Avon Unit Fired Pregnant Exec During Health Scare, Suit Says

    Cosmetics giant Avon’s North American unit fired a newly hired executive over trumped-up “performance issues” days after she asked to work from home during a dangerous stretch of her pregnancy, according to a suit filed Wednesday in New York federal court.

  • October 3, 2018

    Furniture Co. Hit With Doubled Jury Award In IP Row

    An Illinois federal judge on Tuesday doubled to $7 million a jury award to a high-end furniture and lighting company after finding that a Canadian competitor's “multiple misrepresentations” in an infringement suit merited increased damages.

  • October 3, 2018

    US, China Still Sizing Each Other Up In WTO Tariff Dispute

    The United States and China are still in the preliminary phases of Beijing's World Trade Organization case against the Trump administration's tariffs, according to a WTO document published Wednesday that saw Washington eager to question Beijing's retaliatory duties.

  • October 2, 2018

    Toys R Us Axes IP Auction, To Focus On Branding

    Toys R Us has canceled plans to auction off its brand marks and intellectual property later this week, the fallen retail giant told a Virginia bankruptcy court Monday, indicating it will pursue a plan of reorganization that may shift the focus of the company toward its brand names.

  • October 2, 2018

    Deals Rumor Mill: Exxon, Cinven, Mattress Firm

    Exxon Mobil Corp. is considering selling off a trove of assets in the Gulf of Mexico, Cinven wants its seventh buyout fund to rake in a record number of proceeds, and the country’s largest mattress retailer could file for bankruptcy as soon as this week.

  • October 2, 2018

    Infowars Sues After PayPal Cut Ties Based On Hate Speech

    Free Speech Systems LLC, the parent company of Infowars, on Monday slapped PayPal Inc. with an unlawful business practice suit in California federal court, accusing the payments processing website of cutting ties with Infowars because of its conservative viewpoints.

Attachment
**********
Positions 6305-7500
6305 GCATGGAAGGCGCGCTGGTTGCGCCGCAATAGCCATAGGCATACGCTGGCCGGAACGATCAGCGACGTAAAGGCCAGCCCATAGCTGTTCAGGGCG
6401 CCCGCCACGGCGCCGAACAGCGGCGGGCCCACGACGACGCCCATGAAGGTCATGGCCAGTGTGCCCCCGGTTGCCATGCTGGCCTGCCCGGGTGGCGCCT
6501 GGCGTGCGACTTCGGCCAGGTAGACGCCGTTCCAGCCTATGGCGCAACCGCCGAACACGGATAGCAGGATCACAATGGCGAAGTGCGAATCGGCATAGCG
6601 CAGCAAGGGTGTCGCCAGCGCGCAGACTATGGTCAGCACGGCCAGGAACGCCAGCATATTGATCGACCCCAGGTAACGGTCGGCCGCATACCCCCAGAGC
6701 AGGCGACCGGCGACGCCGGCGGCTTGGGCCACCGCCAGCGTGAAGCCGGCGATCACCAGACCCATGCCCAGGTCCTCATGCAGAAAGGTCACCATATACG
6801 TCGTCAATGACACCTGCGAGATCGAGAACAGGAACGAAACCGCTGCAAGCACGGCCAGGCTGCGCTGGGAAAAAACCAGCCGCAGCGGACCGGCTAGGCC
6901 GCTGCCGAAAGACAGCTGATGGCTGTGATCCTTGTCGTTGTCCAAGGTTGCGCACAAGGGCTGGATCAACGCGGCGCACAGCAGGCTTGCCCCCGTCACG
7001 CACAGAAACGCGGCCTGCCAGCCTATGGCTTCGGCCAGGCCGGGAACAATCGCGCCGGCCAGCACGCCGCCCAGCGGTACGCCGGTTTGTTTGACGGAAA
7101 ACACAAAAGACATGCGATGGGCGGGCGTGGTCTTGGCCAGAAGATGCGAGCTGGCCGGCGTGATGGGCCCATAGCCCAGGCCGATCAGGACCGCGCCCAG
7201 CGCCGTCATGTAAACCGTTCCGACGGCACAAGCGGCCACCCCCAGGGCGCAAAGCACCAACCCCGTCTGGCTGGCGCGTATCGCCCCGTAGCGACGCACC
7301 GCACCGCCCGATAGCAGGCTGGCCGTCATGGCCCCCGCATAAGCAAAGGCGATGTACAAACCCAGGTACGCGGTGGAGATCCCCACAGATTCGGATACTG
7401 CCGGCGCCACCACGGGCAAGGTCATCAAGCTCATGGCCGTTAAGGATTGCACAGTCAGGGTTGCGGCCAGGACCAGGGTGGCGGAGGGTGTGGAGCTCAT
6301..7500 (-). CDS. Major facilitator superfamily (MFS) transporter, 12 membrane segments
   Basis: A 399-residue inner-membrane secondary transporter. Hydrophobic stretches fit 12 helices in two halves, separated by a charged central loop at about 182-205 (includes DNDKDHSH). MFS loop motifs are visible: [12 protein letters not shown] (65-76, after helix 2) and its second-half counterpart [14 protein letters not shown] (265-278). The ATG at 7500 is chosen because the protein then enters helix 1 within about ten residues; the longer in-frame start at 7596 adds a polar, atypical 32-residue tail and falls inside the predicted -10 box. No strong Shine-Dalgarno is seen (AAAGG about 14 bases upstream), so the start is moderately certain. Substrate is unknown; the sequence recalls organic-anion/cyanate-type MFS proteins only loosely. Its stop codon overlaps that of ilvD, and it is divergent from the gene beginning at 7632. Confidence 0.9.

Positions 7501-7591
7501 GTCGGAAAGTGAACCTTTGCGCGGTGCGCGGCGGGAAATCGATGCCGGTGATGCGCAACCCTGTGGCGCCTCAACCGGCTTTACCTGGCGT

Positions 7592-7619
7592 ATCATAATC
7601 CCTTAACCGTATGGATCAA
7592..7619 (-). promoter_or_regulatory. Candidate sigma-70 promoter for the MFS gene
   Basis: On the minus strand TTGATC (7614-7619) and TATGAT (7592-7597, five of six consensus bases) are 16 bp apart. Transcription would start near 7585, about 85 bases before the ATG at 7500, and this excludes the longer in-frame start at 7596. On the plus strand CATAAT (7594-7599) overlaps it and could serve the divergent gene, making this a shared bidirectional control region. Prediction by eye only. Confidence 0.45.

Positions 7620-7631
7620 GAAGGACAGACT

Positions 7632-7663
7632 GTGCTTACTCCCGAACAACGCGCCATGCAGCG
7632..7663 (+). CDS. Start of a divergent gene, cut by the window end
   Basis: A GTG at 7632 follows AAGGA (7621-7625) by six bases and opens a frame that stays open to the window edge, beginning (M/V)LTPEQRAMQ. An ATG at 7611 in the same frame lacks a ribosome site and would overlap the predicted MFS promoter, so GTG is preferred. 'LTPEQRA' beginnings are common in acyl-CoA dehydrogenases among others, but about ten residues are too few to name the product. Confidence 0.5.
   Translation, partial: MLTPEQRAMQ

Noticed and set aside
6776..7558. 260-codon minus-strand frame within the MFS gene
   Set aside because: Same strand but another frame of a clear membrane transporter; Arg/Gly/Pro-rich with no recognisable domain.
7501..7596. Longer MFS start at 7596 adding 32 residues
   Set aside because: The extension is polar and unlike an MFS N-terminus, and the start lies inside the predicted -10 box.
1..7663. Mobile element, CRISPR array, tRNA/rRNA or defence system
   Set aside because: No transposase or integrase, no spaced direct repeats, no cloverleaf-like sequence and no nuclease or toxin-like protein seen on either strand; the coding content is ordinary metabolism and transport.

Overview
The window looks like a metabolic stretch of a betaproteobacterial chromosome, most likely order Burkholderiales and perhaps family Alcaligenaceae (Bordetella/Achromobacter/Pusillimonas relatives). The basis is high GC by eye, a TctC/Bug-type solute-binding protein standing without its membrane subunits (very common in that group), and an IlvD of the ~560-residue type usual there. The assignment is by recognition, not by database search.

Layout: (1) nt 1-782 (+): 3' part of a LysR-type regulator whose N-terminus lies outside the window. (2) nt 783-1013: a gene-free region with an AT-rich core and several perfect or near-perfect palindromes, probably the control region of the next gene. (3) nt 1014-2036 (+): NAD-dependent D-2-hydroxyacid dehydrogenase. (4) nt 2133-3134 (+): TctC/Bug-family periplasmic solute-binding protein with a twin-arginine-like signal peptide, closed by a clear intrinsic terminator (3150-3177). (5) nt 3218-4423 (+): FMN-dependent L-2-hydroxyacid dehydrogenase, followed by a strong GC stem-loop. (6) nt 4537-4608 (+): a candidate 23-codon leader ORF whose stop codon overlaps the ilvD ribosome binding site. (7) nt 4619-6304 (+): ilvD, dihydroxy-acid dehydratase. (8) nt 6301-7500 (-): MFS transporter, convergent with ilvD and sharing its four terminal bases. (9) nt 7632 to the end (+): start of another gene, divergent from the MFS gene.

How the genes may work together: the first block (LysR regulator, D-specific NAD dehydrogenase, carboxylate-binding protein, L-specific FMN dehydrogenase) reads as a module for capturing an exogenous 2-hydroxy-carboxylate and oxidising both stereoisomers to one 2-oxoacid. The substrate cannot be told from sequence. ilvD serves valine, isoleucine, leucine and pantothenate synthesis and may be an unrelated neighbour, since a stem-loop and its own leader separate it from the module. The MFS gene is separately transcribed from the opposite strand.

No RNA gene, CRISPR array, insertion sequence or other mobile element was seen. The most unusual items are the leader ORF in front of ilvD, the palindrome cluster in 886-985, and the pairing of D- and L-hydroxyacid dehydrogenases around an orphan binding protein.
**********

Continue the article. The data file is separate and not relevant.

• October 2, 2018

    Investors Seek To Stop Staples’ $1B Purchase Of Essendant

    Investors in Essendant asked a Delaware federal court Tuesday to halt its $996 million merger with Staples, arguing there is key information missing from disclosures connected to the deal.

  • October 2, 2018

    FDA Focus: What Mintz's Practice Chair Is Watching

    Bethany Hills, chair of the U.S. Food and Drug Administration practice at Mintz Levin Cohn Ferris Glovsky and Popeo PC, tells Law360 that she’s seeing an uptick in “cosmeceutical” class actions and a new trend of drawn-out FDA inspections.

  • October 2, 2018

    GameStop Can't Nix Magazine Subscriber's VRPA Claims

    A Michigan federal judge has refused to release GameStop from claims that it unlawfully sold magazine subscribers' personal information to data miners, holding that the consumer leading the proposed class action needn't meet the Video Rental Privacy Act's actual damages requirement because a previous iteration of the statute still applies.

  • October 2, 2018

    AmEx Won’t Challenge 2-Sided Market In Card-Steering Row

    Multidistrict litigation accusing American Express of keeping competitors at bay by not letting merchants steer customers toward other cards appeared bound for trial after the charge card giant told a New York federal judge Monday it has decided not to challenge one of the possible markets identified by retailers.

Expert Analysis

  • Common Offsite Problems Arising From Triple-Net Leases

    Andrew Hodgson

    In the past few years, landlords, investors and developers have shown increased interest in triple-net ground leases of peripheral properties surrounding retail centers. However, they should consider the issues that can pop up when a ground leased parcel is part of a larger commercial development, says Andrew Hodgson of Husch Blackwell LLP.